The people of Luce County knew to recognize the landmark of Dollarville - a tree knot that supported the liberty pole. This landmark fell victim to a windstorm in 1895 and the knot and pole were destroyed, not to be replaced. Like its landmark, Dollarville had a reputable standing in Luce County, but it too fell, not to be replaced.
Robert Dollar of the American Lumber Company purchased 60,000 acres of white pine from the Detroit, Mackinaw, and Marquette Railroad in 1881.
A sawmill was built on the banks of the Tahquamenon River and the mill and village around it were named Dollarville. Wood was driven down from the Upper Tahquamenon River to the mill and a stern-wheeled steam boat was used to tow small rafts of lumber up to the mill from the Lower Tahquamenon River. Hardwood from the Dollarville mill went to building the ore docks in Marquette and St. Ignace. Dollarville was a station on the Soo Line Railroad and the train depot of Dollarville housed the post office and provided a place for community functions. Dollarville also featured a school, a livery, a boarding house, hotels, a meat market, a grocery, a barber shop, and a saloon. A wood sidewalk with an extra plank for bicyclists was built between Dollarville and Newberry, a distance of around two miles. According to newspaper accounts, Dollarville was a popular place for people from Newberry to visit in the summer and they thronged Dollarville’s streets.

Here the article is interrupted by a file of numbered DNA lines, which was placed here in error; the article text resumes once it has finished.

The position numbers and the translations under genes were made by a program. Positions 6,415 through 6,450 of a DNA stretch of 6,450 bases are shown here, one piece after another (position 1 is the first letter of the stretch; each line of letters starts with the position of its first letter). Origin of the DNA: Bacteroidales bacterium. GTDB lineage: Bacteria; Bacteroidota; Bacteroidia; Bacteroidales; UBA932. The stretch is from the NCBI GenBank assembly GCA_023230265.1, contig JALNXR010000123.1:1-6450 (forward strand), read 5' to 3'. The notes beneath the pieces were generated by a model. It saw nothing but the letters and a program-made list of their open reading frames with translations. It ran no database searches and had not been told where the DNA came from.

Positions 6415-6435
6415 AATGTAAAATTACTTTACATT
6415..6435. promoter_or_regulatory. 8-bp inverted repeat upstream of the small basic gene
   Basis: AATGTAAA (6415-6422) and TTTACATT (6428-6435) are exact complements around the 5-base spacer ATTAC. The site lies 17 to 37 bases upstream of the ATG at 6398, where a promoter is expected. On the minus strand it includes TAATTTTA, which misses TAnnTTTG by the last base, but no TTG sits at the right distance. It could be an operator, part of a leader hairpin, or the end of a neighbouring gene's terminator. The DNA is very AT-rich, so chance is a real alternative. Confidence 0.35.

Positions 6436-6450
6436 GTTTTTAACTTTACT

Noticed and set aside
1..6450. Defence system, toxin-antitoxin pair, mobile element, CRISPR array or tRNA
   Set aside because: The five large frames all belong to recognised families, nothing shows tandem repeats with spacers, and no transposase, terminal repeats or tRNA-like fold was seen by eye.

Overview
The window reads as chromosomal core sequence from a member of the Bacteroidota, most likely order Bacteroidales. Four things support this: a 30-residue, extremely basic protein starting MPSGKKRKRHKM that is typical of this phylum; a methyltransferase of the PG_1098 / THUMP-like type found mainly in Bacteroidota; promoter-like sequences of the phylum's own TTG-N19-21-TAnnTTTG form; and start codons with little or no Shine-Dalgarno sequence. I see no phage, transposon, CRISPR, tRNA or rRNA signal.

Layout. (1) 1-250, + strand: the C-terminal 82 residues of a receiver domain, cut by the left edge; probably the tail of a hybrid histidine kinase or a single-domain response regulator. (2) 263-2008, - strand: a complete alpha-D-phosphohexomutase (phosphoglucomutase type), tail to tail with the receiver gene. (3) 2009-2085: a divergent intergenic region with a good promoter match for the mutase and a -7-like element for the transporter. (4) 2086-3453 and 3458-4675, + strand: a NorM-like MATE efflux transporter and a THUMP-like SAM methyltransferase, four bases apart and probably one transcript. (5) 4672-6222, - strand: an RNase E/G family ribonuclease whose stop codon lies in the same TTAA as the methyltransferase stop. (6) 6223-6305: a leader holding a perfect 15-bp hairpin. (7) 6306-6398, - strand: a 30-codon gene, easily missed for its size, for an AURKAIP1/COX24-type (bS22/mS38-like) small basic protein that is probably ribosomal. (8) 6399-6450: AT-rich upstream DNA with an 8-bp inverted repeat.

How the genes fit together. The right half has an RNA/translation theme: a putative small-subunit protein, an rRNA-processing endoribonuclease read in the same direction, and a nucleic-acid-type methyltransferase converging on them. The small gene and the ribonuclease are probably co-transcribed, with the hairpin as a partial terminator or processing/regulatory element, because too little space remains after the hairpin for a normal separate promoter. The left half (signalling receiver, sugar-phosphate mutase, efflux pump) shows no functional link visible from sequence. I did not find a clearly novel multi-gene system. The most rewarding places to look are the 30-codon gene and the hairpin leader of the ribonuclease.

Growing tired of the cold climate, Robert Dollar moved to California and became a west coast shipping magnate. He sold the mill in 1895 to Danaher and Melendy of Lundington. In 1902, a fire destroyed the mill’s warehouse and dry shed, destroying sleighs, farm machinery, hay, flour, provisions, and lumber. The origin of the fire was unknown. A month after the fire, yardmen at the mill struck for higher wages. Their demands were refused and they were fired. The mill closed indefinitely in 1902 and in 1903 the post office was discontinued and moved from the depot to the grocery store. The mill put off reopening throughout 1904 but resumed operations in January of 1905. The mill closed for six weeks in March of 1907 to overhaul machinery.
In 1910, the mill had been wrecked, but Detroit Cedar and Lumber Company bought the mill, the houses of Dollarville, and 520 acres of land to start a wood working operation. In 1915, the mill burnt down, a $11,000 loss, but the mill was rebuilt and completed in 1916. The mill was put up for sale in 1920. By 1927, Dollarville was a dilapidated ghost town. The Dollarville flooding was a popular place for fishing and waterfowl hunting. Dollarville became the site of a flooding project for fish and wildlife on the Tahquamenon River known as Dollarville Flooding (or Flowage) or Natalie Lake.